Wiggle Tracks Are Cute But Frightening
On September 7th, an earthquake in New Zealand measured 7.1 on the Richter scale. Across the fault line lay some rail that was impressively affected by the quake. I’d like to imagine these tracks were just so caught up in the moment that they did a little shimmy.
The disconcerting thing about this is that the rails haven’t broken. Some rail system emergency triggers are dependent upon whether or not the rail breaks, and don’t give any notice if the rail is only bent out of alignment. This might be why there’s a Kiwirail freight train sitting there looking all wowed. In 1993, this signalization issue led to an Amtrak passenger train derailment. (Since then, they’ve been retrofitted.)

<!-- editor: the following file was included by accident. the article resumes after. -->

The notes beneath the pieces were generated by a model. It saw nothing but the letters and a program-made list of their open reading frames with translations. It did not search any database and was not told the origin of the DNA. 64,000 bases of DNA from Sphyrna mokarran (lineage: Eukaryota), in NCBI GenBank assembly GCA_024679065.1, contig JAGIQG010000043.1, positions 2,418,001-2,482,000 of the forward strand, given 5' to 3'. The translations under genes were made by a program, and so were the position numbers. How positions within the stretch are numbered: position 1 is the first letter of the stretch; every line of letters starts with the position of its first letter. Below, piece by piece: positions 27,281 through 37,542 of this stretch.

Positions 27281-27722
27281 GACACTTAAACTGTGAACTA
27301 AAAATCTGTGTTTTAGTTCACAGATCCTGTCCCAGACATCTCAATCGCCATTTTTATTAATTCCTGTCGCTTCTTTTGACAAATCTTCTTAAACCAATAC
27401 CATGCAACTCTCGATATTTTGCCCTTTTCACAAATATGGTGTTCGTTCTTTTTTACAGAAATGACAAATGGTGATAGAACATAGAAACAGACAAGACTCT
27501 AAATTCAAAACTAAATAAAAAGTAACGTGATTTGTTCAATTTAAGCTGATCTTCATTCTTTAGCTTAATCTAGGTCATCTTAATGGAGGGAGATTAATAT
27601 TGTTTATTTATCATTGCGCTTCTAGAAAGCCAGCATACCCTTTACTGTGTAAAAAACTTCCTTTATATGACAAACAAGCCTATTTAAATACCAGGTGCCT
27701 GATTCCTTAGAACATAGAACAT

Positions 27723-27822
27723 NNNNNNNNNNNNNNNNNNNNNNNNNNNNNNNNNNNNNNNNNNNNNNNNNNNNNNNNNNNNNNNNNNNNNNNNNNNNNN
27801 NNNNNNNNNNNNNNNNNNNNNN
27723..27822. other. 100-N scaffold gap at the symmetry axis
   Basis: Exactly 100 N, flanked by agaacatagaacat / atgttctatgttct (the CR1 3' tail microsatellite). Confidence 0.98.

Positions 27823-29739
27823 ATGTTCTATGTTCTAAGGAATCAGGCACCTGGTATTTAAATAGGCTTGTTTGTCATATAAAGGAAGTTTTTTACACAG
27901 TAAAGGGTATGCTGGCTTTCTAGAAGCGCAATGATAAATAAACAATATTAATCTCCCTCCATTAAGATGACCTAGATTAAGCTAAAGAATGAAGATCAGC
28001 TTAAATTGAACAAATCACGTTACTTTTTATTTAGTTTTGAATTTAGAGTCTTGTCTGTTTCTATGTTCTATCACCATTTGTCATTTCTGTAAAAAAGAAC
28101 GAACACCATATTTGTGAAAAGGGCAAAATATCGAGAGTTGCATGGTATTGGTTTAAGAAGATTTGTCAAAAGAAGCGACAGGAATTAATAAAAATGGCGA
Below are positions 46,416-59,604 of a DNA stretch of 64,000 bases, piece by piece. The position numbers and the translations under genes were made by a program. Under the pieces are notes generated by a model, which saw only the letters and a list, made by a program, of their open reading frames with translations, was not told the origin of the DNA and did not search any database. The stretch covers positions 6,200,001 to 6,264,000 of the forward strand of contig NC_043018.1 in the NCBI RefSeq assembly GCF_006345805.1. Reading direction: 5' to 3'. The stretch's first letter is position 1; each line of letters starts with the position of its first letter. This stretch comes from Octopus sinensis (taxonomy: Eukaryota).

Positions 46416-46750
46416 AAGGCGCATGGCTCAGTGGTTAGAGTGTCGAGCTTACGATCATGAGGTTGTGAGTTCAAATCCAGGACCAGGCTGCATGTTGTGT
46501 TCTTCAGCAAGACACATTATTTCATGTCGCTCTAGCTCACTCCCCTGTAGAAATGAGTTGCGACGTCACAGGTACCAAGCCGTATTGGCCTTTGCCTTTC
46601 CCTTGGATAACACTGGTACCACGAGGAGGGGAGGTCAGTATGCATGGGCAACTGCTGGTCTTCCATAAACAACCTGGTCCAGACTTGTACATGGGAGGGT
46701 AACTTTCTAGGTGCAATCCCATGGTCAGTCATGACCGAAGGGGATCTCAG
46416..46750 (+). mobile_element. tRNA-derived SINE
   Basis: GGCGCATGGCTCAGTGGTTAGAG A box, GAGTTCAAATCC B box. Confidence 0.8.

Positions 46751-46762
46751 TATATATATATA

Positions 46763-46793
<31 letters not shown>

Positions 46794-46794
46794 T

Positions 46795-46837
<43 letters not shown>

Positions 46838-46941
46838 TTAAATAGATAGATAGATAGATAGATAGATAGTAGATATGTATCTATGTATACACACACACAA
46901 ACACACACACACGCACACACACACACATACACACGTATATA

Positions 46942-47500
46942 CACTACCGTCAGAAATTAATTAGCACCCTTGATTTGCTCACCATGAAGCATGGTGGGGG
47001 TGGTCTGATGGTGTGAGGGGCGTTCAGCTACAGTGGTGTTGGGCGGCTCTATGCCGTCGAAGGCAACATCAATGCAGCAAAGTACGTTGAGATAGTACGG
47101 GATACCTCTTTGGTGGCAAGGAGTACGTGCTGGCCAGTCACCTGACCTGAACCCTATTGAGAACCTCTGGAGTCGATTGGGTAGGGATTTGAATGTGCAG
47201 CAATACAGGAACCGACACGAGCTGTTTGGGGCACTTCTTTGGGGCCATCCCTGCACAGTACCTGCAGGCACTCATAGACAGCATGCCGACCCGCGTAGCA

My initial hypothesis here (I am no expert on railway track deformation) in order to stimulate discussion is that the buckling may be the result of compressional deformation across a broad zone. The compression on the very strong railway line was accommodated when a weak point was found, leading to a comparatively rapid deformation to form the main buckle on the left. This then concentrated stress on both sides of the buckle, allowing the other (right side) bends to form. Can anyone who knows more on this topic comment further?
Check out more pictures and scientific debatery about how this happened here.